From the Director: Remarks on the Dedication of LCLS
On Friday, April 10, 2009 at 10 p.m. the phone rang. I was sound asleep (lab directors go to bed early on Friday night) and as I struggled to open my eyes, the voice on the other end said "We have a laser!" And with that, the LCLS era at SLAC had begun.
The seeds for that late-night, jubilant announcement had been planted many years earlier. It began with a very smart accelerator physicist, Claudio Pellegrini, with a very good idea and a vision. That vision, helped, fostered and developed by Herman Winick and accelerator physicists at SLAC and elsewhere, was to use the SLAC linac to make the world's first X-ray FEL. Claudio and Herman organized workshops. With the help of Max Cornacchia, working groups were formed and the first design report was written. SSRL directors Bienenstock and Hodgson along with lab directors Richter and Dorfan gave their support. Working with the Department of Energy and the X-ray community, the Linac Coherent Light Source project came into being.
But building an X-ray free-electron laser is another challenge altogether. John Galayda came to SLAC to build the LCLS, and with help from Mark Reichanadter, Paul Emma and the entire LCLS team, he did just that. And John, Mark and Paul needed help from the entire laboratory to make LCLS a success. Every one of you, in some way, contributed to this triumph for the laboratory.
But we at SLAC could not have delivered LCLS on our own. We needed the help of our friends. We needed incredible support from Hanley Lee and the DOE site office, who worked with us side by side, day by day. Stanford University was always there when we needed them. We appreciated the unwavering support of the program office, Pat Dehmer, Harriet Kung and Pedro Montano, who helped us maneuver through continuing resolutions that hit the project every year during its construction. We needed Dan Lehman, who helped the project stay on track with his "tough love" form of project oversight, for which we are deeply grateful. Our sister labs and universities—Argonne National Laboratory, Brookhaven National Laboratory, Lawrence Livermore National Laboratory and UC Los Angeles—were critical parts of the project. Lawrence Berkeley National Laboratory was a supportive partner all the way through. And Pacific Northwest National Laboratory provided critical leadership when we needed it.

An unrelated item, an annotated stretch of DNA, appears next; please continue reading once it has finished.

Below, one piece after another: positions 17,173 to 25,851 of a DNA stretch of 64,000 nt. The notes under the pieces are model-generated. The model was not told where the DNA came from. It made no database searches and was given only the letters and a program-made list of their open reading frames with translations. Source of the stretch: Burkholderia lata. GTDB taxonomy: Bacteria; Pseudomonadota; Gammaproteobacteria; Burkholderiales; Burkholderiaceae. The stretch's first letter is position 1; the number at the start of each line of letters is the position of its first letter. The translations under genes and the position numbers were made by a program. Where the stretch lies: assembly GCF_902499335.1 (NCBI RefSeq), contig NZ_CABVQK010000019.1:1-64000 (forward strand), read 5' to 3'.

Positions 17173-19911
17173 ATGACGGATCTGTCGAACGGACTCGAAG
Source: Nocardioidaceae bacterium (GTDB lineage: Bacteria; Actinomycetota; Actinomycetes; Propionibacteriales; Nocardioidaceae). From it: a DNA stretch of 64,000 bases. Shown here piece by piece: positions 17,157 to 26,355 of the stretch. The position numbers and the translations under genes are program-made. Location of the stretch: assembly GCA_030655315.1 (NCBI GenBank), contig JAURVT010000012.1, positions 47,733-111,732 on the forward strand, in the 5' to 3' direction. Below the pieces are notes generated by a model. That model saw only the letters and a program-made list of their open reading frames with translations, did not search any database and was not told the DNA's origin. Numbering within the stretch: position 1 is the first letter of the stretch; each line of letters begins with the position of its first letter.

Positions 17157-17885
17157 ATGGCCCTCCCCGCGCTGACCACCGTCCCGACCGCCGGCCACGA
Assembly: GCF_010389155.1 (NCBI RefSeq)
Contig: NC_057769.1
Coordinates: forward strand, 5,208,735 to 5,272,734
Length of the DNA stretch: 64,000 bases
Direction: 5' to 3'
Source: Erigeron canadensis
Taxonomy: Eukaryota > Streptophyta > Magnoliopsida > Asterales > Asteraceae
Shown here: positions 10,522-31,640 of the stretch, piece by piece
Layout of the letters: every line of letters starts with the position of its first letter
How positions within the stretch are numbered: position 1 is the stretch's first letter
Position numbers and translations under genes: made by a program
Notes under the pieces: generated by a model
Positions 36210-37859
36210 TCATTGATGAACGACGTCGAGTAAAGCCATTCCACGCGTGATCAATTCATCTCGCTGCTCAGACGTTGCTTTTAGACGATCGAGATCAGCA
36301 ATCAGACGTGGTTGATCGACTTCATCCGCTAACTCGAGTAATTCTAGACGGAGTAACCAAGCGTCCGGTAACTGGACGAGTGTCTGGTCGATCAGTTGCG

And now, we have a facility that is annihilating expectations. The turn-on went better than we could have dreamed. The early experiments are swimming in data and are already exploring new frontiers. The science is starting to flow.
On Monday, August 16, we dedicated the facility and celebrated its early success. Ten years from now, when we are working on other projects or perhaps sitting comfortably in an armchair somewhere, we will look back on LCLS and perhaps it will look like any other project. But today, the efforts that have brought us to this point seem heroic to me.
To all of you who have contributed to the success of the project, congratulations. To all of you who came to help us celebrate; thank you for your help, support and dedication over the years. Some of you had faith in us when we didn't have faith in ourselves. We will always be grateful. LCLS has opened a new era of science for SLAC and for the nation. SLAC has reinvented itself once again and we are all excited about the future that will unfold.